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BBC英语新闻:波士顿马拉松爆炸案嫌犯首次受审

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The head of the railway company, whose run-away train devastated part of a town in the East Canada’s largest province Quebec, has blamed the accident on an employee, who he said had failed to properly set the brakes. At least 15 people were killed and 45 others are still missing in the town of Lac-Megantic where the crash sparked a massive blaze. From Lac-Megantic, David Willis.
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BBC News with Sue Montgomery

The head of the railway company, whose run-away train devastated part of a town in the East Canada’s largest province Quebec, has blamed the accident on an employee, who he said had failed to properly set the brakes. At least 15 people were killed and 45 others are still missing in the town of Lac-Megantic where the crash sparked a massive blaze. From Lac-Megantic, David Willis.

Ed Burkhardt was heckled by angry residents and faced some pointed questions from local reporters after being whisked into town with a police escort. Having initially refuted suggestions that his company should be held to blame for a disaster, which wiped out virtually this entire town, he conceded that the train’s engineer had failed to fully secure the brakes. Mr Burkhardt said the engineer in question initially insisted he’d applied the hand brakes, but inquiries had revealed that that wasn’t the case. He said the man had now been suspended without pay.

Dzhokhar Tsarnaev, the man accused of carrying out the Boston marathon bombings with his brother, has pleaded not guilty to all charges, including using a weapon of mass destruction. Mr Tsarnaev spoke in a Boston court in his first public appearance since the attack which killed three people and injured 260 others in April. Jonny Dymond reports from Boston.

Dressed in an orange prison jumpsuit, Dzhokhar Tsarnaev was led into the court, handcuffed and shackled. Victims and relatives filled the courtroom and two overflow rooms, wanting to see the man who was alleged to have planted two bombs at the finish line of the Boston marathon in April. “Not guilty”, he said repeatedly as 30 charges were read out. Seventeen of the charges could lead to the death penalty. After the short hearing, Mr Tsarnaev blew a kiss to his family, was handcuffed again and was led out of the courtroom.

Egypt’s state prosecutor has issued an arrest warrant for the leader of the Muslim Brotherhood Mohamed Badie and a number of other senior figures in the movement. They are accused of inciting violence near a military barracks in Cairo Monday that left more than 50 people dead-- the majority of them supporters of the ousted President Mohammed Morsi, who’s from the Brotherhood. The Islamists have rejected the accusation. Here’s Lyse Doucet.

For decades there has been a basically struggle between the Muslim Brotherhood and the military. They really do not trust each other and when you talk to people now about what happened when Mohammed Morsi was in power, it was clear that that kind of antagonism continued. But the fact that the Muslim Brotherhood top people are now being taken in for planning criminal acts on that day when it was the security forces that opened fire, it really gives a sense that this is a crackdown against the Muslim Brother even though the military and civilian authorities are denying that.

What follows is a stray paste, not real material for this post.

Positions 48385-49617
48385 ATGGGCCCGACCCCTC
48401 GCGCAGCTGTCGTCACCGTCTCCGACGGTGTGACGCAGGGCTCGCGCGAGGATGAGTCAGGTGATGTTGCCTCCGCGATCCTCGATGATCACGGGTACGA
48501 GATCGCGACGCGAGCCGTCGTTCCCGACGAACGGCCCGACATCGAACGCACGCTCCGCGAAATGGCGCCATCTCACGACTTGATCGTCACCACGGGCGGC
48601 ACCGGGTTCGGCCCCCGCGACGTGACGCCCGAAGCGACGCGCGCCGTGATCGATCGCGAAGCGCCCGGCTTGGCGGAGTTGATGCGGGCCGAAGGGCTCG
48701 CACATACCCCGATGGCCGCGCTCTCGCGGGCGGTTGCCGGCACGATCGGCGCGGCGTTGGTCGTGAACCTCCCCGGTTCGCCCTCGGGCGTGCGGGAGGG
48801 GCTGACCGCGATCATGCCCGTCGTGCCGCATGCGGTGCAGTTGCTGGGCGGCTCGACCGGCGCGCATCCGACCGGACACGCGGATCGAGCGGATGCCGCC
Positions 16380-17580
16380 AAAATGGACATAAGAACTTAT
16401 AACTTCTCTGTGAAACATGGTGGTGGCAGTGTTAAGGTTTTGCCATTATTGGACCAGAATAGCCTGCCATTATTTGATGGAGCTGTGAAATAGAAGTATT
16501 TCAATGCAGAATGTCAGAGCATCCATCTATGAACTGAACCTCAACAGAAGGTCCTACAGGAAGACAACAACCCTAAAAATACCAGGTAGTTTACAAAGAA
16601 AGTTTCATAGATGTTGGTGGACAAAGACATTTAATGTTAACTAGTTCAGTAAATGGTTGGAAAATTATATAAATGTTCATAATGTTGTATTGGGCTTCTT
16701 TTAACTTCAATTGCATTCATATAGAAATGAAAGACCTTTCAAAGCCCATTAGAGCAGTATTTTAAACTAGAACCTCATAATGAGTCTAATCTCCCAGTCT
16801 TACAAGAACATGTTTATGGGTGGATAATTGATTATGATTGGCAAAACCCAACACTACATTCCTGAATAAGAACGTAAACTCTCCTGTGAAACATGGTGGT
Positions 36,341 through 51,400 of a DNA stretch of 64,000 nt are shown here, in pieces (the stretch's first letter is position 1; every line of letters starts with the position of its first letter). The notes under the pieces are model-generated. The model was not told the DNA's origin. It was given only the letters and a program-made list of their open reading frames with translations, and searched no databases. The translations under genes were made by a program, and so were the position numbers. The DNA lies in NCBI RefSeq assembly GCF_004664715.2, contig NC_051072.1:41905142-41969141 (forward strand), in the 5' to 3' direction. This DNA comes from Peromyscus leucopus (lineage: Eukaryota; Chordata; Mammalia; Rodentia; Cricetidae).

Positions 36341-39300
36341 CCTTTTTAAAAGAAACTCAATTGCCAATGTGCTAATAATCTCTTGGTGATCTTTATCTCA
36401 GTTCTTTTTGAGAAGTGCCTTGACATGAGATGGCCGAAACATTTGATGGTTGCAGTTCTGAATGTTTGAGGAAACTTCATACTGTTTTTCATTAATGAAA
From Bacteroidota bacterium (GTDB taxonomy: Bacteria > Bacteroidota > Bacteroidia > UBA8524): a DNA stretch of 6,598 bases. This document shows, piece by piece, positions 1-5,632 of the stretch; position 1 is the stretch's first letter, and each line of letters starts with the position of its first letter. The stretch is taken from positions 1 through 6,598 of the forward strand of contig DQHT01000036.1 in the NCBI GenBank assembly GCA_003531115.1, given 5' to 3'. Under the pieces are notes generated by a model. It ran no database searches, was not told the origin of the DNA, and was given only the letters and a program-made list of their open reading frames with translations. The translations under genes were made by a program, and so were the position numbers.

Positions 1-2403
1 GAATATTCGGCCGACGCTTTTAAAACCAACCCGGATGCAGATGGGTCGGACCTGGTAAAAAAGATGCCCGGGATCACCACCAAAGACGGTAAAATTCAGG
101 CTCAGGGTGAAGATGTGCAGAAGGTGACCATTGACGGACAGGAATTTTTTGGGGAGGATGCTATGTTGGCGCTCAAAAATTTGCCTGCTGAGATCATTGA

World News from the BBC

A group of leading American retail chains have announced a programme to introduce stricter safety standards for garment workers in Bangladesh. The initiative follows the collapse of a clothing factory near Dhaka in April, which killed more than 1,000 people. From Washington, Rajini Vaidyanathan has more.

A group of 17 leading stores, including Macy’s, Nordstrom, Gap and Wal-Mart, have drawn up plans for strict standards factories need to adhere to. In the next 12 months, all their plants will be inspected and workers will also be given better training-- all this to be implemented in partnership with an NGO. In a joint statement, the group said the existing safety record was unacceptable.

The prime minister of Luxembourg, Jean-Claude Juncker, has announced that he will resign on Thursday over a scandal involving the intelligence services. The government’s junior coalition partner had called for him to take political responsibility for failing to stop the secret service abusing its powers. According to a parliamentary commission, the abuses included the illegal bugging of politicians, the purchase of cars for private use as well as allegations of accepting money for access to local officials.

The head of the UN refugee agency, António Guterres, says plans by Kenya to return the more than 1 million Somali refugees in its soil should follow international standards. He held talks with Kenyan officials on Wednesday and is reported to have proposed a phased repatriation plan starting with support to an estimated 60,000 refugees who’ve returned to Somalia voluntarily.

A judge in Chile has ordered that bone samples from the remains of the Nobel prize winning poet Pablo Neruda should be sent to Spain to determine whether he was poisoned as his driver has maintained for years. Mr Neruda died in 1973 days after a military coup.

BBC News

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